Five Technologies that Will Transform Manufacturing in 2016
Globally, what are the most promising, attractive and impactful technologies to watch next year? Chief technology officers (CTOs), chief research officers (CROs), chief executive officers (CEOs) and company presidents from various manufacturing sectors, shared their views as part of the Manufacturing Competitiveness Initiative led by Deloitte Touche Tohmatsu Limited and the Council on Competitiveness. Leaders interviewed came from firms such as ABB, Kraft, Deere & Company, Dow Chemical Company, PepsiCo, Ford Motor Company, General Electric, IBM and Lockheed Martin Corporation.
Five interdependent and synergistic trends to watch are:
- Predictive analytics include a growing range of digital methods that manipulate large masses of data to develop mathematical models that can be used to simulate outcomes of complex processes. In manufacturing, they are becoming competitive advantages for continuously improving quality, production scheduling, problem solving and supply chain optimization, among other uses. Working in real time, they are enabling manufacturers to anticipate challenges and initiate actions before they emerge into full-blown problems.
- The Internet-of-Things (IoT) connects objects and machines into a digital network using sensors, vision systems, and advanced software. Smart, connected products, smart factories and smart distribution systems are intelligently linked together, allowing manufacturers to improve efficiency, reduce waste and increase profits. Outside of manufacturing, the IoT promises to transform vehicular traffic and parking management as it also makes cars and trucks safer.
- Advanced materials encompass new metal alloys, advanced ceramics and composites and critical materials. In metals, research is continuously turning out new lightweight and high-strength alloys especially useful in increasing fuel efficiency in vehicles. Other high-performance alloys are helping to develop new turbines for aircraft and power generation. In aircraft and automotive industries, advanced composites are making lighter and stronger structural parts, not to mention better golf clubs and faster bicycles. Advanced ceramics are enabling the IoT by improving sensor technology. They are also being used in high-heat conditions such as automotive engines. Critical materials such as neodymium and platinum are used in magnets, catalytic converters, LEDs, semiconductors and other technologies. New bio-based polymers are replacing petroleum-based materials in many products and industries.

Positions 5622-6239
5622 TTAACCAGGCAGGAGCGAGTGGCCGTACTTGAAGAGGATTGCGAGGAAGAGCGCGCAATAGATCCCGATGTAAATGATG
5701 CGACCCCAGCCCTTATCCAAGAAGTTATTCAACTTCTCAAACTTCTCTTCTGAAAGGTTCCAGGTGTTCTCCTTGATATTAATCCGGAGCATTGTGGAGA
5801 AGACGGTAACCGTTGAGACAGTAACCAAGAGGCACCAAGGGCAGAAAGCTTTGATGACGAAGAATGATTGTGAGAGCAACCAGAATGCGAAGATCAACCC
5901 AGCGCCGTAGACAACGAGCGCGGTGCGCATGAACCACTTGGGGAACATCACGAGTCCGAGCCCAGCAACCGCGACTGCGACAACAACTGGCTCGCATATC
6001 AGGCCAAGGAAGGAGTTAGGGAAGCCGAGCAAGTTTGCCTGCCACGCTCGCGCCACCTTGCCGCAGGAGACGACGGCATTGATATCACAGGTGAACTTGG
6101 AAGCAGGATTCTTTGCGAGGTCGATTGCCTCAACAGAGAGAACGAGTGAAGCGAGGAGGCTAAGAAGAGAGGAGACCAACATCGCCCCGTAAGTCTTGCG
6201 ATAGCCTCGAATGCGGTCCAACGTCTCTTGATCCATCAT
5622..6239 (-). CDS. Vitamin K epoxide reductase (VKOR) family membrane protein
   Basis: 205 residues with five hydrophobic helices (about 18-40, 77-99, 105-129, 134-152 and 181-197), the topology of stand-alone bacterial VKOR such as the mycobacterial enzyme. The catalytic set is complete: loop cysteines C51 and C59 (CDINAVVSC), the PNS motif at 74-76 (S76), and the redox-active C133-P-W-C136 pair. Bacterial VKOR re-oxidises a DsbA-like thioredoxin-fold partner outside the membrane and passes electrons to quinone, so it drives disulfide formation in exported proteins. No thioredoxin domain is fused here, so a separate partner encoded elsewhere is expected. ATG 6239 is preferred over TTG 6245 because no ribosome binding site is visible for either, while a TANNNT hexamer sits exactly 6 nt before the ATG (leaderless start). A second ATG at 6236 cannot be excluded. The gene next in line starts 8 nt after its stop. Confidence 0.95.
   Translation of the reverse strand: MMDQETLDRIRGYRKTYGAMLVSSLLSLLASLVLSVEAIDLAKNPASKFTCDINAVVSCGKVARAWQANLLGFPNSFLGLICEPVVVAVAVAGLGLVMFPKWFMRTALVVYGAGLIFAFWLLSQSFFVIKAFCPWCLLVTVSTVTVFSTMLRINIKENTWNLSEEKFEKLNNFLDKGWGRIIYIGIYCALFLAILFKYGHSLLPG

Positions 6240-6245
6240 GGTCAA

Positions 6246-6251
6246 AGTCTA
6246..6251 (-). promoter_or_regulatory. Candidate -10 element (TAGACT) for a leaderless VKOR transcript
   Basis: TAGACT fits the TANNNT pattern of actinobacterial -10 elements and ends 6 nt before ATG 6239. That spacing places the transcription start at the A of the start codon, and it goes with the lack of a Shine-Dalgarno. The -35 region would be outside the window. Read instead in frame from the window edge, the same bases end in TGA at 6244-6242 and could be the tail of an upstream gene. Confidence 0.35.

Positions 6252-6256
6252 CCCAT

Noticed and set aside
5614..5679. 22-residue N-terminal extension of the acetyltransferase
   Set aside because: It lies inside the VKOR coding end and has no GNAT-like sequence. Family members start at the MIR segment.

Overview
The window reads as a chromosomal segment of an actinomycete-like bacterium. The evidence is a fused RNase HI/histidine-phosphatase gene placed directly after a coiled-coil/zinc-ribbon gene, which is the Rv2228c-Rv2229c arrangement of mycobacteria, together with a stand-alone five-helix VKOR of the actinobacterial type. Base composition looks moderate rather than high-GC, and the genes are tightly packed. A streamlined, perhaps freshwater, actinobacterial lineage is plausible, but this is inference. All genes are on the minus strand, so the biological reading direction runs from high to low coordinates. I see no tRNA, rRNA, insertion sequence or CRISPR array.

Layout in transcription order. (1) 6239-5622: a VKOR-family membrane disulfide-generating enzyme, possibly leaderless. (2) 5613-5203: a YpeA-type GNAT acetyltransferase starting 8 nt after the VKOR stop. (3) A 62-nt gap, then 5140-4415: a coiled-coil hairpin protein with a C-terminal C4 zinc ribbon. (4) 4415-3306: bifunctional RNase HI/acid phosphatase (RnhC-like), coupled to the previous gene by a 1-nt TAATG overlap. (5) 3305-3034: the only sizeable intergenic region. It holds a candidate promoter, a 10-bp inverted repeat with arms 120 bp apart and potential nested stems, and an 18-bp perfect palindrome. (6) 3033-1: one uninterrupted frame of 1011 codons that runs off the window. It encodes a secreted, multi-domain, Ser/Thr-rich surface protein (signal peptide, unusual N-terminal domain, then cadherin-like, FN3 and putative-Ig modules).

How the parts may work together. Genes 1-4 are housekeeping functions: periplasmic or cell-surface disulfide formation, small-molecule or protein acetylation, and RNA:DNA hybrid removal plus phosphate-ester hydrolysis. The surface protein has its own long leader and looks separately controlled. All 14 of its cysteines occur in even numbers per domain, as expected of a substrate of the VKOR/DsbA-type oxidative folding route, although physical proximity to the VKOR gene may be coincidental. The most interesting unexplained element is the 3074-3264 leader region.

- Digital design, simulation and integration use software and computers to create virtual prototypes and process simulations that can accomplish sophisticated testing and development before physical products or processes are built. The systems can be used for finding potential defects, failure points and manufacturability problems. They also enables “what-if” thinking that can test innovative ideas quickly and early in the design process.
- High performance computing is an enabler of other new technologies. These systems typically function above a teraflop (10 to the 12th power floating-point operations per second). That allows computing with the speed and capacity that allow predictive analytics, the IoT, digital design and simulation to be realized.
Things for Manufacturers to Consider When Adopting New Technologies
When it comes to using new technologies to take your company into the future, Deloitte and the Council on Competitiveness offer some advice:
- Adopt calculated risk-taking strategies. Although they entail high risks of failure, well-considered use of such new technologies may produce transformative innovations. The risk of not taking risk is to lose out to firms that innovate continuously and gain experience from failures.
- Capitalize on short-term innovation but don’t neglect the long term. Companies can adopt technologies such as predictive analytics or digital design relatively quickly for immediate benefits. At the same time, long-term R&D investments can result in transformational gains.
- Combine multiple technologies rather than focusing on a single enabler of innovation.
- Look beyond innovation in product design alone. Apply new technologies and transformational thinking to business and operations processes and systems.
- Be clear about your aims and align your approach, organizational structure, competencies, and incentives to pursue your strategic goals.
- Collaborate in an innovation ecosystem, which could include cross-industry joint ventures with other companies, or universities and national labs.
The pace and intensity of competition is increasing relentlessly. To remain globally competitive, manufacturing leaders must inform themselves of fast-changing opportunities for innovation and strategically employ new technologies.
Karen Wilhelm has worked in the manufacturing industry for 25 years, and blogs at Lean Reflections, which has been named as one of the top ten lean blogs on the web.
Some opinions expressed in this article may be those of a contributing author and not necessarily Gray Construction.